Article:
Code Committee voices objections
The Code Committee has slammed the wording of a new client-first duty set to become law for financial advisers, and the lack of personal accountability proposed for financial advice representatives.
Thursday, March 16th 2017, 6:00AM 9 Comments
by Susan Edmunds
An exposure draft of the Financial Services Legislation Amendment Bill is out for consultation.
The committee has made public its submission.
In it, is says extending the code to all advisers is an improvement. But it was a concern that financial advice representatives would not be personally accountable.
“We appreciate the logic behind not requiring financial advice representatives to separately register, and recognise that breaches by financial advice representatives are just as likely to be attributable to the financial advice provider as the representative, consistent with the current approach for QFE advisers," chairman David Ireland said.
“However, we are concerned that this may undermine public confidence in the regime, as there is no mechanism for preventing a financial advice representative who personally acts in breach of the New Code from moving from one financial advice provider to another with no public record of past misdemeanours.”
He said it could help to call financial advice representatives “provider representatives” instead.
But Ireland said the committee’s overarching concern was that the exposure draft had strayed from a principles-based approach into something more prescriptive that would negatively affect the new regime.
In particular, the committee is worried by the duty to put clients' interests first, as expressed in the draft.
“Client first, as expressed in the current code, is a paramount obligation. It is a philosophical statement as to how financial advisers subject to the code are expected to behave in any scenario. It is aspirational in nature. Treating it as a black letter law concept is not appropriate.”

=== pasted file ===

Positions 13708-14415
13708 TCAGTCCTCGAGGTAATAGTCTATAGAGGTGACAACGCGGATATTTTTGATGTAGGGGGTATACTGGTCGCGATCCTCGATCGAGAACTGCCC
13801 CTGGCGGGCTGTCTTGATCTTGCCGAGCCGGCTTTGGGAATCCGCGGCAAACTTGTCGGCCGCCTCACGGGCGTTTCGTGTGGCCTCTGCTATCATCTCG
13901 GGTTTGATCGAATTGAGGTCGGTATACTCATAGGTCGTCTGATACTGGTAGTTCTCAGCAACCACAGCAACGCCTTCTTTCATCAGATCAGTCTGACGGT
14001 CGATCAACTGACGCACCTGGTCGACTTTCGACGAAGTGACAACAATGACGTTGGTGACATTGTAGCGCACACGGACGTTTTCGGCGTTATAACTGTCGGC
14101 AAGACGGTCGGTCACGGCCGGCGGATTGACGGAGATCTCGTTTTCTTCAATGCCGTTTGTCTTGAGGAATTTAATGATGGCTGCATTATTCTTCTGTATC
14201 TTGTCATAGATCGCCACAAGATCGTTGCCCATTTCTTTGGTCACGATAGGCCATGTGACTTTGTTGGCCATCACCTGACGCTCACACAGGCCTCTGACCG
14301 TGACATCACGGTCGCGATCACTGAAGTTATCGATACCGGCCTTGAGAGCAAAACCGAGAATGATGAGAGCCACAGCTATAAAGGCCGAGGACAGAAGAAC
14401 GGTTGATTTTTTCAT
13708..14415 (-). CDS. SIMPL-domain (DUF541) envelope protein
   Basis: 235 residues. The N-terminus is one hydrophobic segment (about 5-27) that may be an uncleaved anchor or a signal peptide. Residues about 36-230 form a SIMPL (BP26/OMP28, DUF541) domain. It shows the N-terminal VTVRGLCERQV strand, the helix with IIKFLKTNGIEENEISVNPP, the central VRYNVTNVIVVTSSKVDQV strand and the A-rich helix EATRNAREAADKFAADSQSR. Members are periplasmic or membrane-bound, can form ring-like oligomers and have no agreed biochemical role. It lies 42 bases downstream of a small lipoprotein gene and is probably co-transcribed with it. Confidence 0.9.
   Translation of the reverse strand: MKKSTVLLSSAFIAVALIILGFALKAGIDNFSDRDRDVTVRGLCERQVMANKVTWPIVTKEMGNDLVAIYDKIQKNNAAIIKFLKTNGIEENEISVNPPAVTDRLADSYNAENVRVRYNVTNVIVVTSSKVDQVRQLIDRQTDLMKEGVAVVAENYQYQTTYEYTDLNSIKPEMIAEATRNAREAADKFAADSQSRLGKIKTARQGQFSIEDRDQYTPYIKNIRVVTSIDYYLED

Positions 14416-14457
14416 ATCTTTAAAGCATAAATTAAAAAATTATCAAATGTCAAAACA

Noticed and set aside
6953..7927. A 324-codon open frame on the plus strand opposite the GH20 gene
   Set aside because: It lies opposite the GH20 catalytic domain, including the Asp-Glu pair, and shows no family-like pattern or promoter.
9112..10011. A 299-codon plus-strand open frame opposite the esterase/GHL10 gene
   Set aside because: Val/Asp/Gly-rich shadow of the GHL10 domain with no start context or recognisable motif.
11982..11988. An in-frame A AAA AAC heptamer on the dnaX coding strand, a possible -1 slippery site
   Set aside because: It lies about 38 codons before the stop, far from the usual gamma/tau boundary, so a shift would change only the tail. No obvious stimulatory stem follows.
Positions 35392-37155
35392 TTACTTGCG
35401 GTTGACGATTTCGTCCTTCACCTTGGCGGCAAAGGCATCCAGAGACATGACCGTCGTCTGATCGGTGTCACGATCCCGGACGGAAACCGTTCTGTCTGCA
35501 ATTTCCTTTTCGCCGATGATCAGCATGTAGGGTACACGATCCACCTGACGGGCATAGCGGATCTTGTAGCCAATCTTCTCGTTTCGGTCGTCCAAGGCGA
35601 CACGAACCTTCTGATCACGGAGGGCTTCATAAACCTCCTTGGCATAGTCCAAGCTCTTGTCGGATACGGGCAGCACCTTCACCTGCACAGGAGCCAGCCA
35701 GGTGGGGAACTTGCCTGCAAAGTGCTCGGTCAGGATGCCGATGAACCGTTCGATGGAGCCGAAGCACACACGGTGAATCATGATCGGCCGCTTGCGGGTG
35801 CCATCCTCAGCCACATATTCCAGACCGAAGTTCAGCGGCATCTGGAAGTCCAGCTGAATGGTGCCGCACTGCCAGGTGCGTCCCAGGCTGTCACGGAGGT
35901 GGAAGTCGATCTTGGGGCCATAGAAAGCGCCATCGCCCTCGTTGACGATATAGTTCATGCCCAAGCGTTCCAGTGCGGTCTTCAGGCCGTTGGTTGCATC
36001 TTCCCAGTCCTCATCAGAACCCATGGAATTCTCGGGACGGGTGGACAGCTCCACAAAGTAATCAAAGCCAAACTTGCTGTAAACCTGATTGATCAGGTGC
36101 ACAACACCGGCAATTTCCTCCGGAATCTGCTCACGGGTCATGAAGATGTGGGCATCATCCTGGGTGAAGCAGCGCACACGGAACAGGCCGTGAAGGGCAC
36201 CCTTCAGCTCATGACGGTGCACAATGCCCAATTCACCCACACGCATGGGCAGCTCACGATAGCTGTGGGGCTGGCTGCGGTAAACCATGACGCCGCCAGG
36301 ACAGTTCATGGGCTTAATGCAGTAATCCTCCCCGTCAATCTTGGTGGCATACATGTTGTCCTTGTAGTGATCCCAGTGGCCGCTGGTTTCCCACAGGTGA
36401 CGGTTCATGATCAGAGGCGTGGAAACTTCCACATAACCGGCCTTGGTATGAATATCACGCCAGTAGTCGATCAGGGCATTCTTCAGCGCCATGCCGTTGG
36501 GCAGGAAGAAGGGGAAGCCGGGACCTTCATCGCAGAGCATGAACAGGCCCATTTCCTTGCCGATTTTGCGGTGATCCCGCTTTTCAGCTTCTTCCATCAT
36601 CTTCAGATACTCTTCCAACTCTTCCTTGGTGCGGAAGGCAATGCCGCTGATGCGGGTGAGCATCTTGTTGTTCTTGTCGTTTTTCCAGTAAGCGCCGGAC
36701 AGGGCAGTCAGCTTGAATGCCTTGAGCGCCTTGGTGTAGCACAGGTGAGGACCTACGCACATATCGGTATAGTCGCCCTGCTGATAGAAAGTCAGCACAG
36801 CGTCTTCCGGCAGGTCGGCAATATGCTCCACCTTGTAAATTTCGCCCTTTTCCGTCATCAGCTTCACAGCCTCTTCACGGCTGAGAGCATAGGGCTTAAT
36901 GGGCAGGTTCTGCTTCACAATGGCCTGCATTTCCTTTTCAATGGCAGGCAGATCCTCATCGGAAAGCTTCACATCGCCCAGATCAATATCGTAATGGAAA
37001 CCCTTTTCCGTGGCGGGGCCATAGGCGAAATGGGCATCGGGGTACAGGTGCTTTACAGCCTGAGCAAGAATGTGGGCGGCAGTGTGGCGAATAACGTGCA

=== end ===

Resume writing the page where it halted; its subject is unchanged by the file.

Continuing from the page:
He said code standard one never lent itself to being enforced in court. "It is an obligation that lends itself perfectly to being expressed in a code of conduct where a disciplinary committee might be expected to take a broader consideration of a financial adviser’s duties.”
Ireland said the committee felt that, if the objectives of the regulatory regime were to be achieved, all advisers should be required to put the consumer first. That was the basis for it supporting the elevation of code standard one into the legislation.
But in the draft it had been reduced to simply a conflict of interest question. The way it was worded might stop the committee including provisions in the future code to elaborate on what was meant by placing clients' interests first, he said.
The committee also did not support the formulation of a new duty to agree on the nature and scope of advice. This is something the committee has pondered in depth lately, as it rewrote the existing code to address limited advice.
It recommended changes to the regulatory exemptions for accountants and lawyers, including introducing conduct obligations for those offering exempt advice.
Ireland said it was disappointing the committee had not been given wider functions under the bill - it would have liked to have been able to liaise with the Minister, FMA and stakeholders in relation to the code's application and enforcement.
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